Doug Parker, FSMPS, CPSM, CMO at BoyarMiller
SMPS Member since 1997; Currently serving as an Advisor/Thought Leader on the National Senior Learning/Education Task Force
How has SMPS helped you in your career? I attribute my career success 100% to the education and network provided through SMPS. I rely on my network for information ranging from industry trends to career opportunities to learning tips on the newest software applications. For example, early in my career, the design-build delivery method was relatively new. I was working for an architecture firm and responsible for the proposal for a big design-build project. I didn’t have a clue what “design-build” meant and certainly didn’t have any boilerplate information that I could use as a starting point to answer the proposal questions. So, I called a fellow SMPS member who worked for an international GC and who I met at PLS when we were both incoming presidents-elect and asked for help. She sent me more information than I could ever have sourced on my own which made me look like a star to my principals. The ability to pick up the phone and call someone in any major city in the US – for professional or personal reasons – is invaluable.
Can you offer a helpful hint for fellow SMPS members? Two things:
- Volunteer selfishly. We all have limited time outside of our busy work schedules. So, particularly for newer members or individuals new to professional services marketing, look for opportunities to contribute in areas where you need to grow and learn. If your job requires event planning and you don’t have that experience, volunteer to serve on the Chapter’s Awards Gala committee. If you’re in business development and need to make new contacts, volunteer on the Programs Committee and help solicit speakers for programs or volunteer to organize a program that is specific to your firm’s growing market sector.
- Get involved. It’s an obvious answer, but you get out of your membership what you put into it! If you are new, proactively reach out to the chapter president and volunteer for a committee. If you are a seasoned member, do the same at the regional or national levels. The network you will build, and the experience you will gain will serve you a lifetime.
What do you love most about your job? I am very fortunate to work for a company where Mission, Values and Culture are king. Our culture drives how we work with clients. I say all the time, “it’s not what we do, but how we do it,” that sets my firm apart. Most professional services either are or are quickly becoming commoditized. So, at BoyarMiller, I’m very proud that the WAY we work with our clients and deliver services – driven by our Mission and Values – is our differentiator. And that translates to the way we treat each other internally as well. It’s a very special place.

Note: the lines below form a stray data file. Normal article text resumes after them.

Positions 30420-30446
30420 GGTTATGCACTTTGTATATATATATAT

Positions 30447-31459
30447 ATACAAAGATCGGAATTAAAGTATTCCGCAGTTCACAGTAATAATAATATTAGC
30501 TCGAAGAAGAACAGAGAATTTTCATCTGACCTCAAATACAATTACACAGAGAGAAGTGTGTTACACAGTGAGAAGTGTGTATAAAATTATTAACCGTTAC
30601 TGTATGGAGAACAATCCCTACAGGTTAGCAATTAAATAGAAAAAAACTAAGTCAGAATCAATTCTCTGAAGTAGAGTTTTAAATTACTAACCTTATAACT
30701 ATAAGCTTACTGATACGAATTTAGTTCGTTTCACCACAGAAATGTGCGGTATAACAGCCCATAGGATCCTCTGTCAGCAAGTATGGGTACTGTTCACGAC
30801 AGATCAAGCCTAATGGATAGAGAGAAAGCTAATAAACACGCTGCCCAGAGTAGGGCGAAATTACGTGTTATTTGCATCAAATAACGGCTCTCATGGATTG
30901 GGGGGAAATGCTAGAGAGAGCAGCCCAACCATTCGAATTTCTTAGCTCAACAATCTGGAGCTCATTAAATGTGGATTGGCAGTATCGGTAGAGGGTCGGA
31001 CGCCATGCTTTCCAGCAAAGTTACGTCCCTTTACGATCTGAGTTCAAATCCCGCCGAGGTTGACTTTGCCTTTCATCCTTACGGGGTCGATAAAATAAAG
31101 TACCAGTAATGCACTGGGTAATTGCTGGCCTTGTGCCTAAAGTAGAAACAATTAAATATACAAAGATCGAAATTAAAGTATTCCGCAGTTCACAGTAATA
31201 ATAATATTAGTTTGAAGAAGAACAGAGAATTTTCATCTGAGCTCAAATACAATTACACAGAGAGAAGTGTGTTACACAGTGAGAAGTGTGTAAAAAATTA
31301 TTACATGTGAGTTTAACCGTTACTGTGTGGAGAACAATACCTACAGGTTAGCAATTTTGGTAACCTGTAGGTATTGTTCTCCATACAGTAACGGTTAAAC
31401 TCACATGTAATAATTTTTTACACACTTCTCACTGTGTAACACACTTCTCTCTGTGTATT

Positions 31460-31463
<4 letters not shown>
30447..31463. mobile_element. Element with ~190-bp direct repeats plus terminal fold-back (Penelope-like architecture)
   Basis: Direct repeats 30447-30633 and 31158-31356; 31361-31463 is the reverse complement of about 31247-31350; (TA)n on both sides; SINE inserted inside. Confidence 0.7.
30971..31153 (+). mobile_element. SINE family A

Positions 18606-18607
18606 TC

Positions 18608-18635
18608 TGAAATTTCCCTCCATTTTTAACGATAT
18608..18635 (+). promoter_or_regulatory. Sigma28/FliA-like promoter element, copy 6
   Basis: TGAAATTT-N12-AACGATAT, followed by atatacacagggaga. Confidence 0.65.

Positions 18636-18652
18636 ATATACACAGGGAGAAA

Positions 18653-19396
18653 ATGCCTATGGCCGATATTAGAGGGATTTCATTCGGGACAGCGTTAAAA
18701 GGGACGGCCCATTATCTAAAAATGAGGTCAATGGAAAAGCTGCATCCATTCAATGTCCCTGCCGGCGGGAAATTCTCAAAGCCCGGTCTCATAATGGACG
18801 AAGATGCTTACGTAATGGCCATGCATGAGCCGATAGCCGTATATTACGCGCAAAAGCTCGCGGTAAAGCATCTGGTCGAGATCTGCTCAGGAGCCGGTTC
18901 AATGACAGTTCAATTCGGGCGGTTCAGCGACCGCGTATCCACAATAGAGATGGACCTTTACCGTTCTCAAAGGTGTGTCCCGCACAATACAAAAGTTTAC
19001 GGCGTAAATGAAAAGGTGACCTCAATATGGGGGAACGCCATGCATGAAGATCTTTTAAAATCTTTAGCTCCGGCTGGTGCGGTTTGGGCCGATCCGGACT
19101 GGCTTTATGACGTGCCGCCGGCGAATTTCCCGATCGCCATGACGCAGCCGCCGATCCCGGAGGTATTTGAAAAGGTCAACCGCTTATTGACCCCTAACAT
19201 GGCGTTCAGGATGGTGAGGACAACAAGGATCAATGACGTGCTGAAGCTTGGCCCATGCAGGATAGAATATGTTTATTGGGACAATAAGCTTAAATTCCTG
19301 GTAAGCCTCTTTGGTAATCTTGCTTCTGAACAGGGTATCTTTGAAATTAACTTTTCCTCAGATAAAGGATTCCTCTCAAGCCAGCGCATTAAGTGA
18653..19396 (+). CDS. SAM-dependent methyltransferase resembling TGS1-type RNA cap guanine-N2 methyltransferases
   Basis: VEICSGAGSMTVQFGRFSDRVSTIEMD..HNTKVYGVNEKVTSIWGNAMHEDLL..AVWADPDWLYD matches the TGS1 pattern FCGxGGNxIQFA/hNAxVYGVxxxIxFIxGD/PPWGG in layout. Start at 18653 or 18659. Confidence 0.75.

What has been your hardest lesson learned? Balancing the demands of work and my personal life. This year, I lost my mother to complications from dementia. While she lived in a memory-care facility, I was her primary caregiver for two years. As an only child, the responsibility (and privilege) of caring for my mom became my number one priority. Figuring out how to keep above water at work while responding to medical emergencies as well as just dealing with day-to-day care for someone with a degenerative terminal illness was tough. By the grace of God, counsel from good friends, and the support of an amazing boss, I learned: to ask for help; to over-communicate with my boss and the partners at my firm; that most things will be OK despite the urgency I felt in the moment; and, most importantly, I learned to have no regrets.
What do you enjoy most about Houston? I’m a native Houstonian so I’ve seen this city really change in my lifetime. There’s so much I love about Houston including the commitment to public green spaces/parks in the last 10 or so years; the diversity of the city and the fact that we tend to be progressive in a terribly red state; and that amazing Mexican food is available on almost every street corner.
What is your favorite film? For anyone I’m Facebook friends with, you know the answer to this question: Pitch Perfect (I not II). I watched PP I almost every day for months after the end of a significant relationship. It’s just a happy film and it helped get me through…
What would you do with a year off? I dream about this. I would rent a casita in San Miguel de Allende for a year and learn Spanish, write a book, and eat, sleep and drink to excess.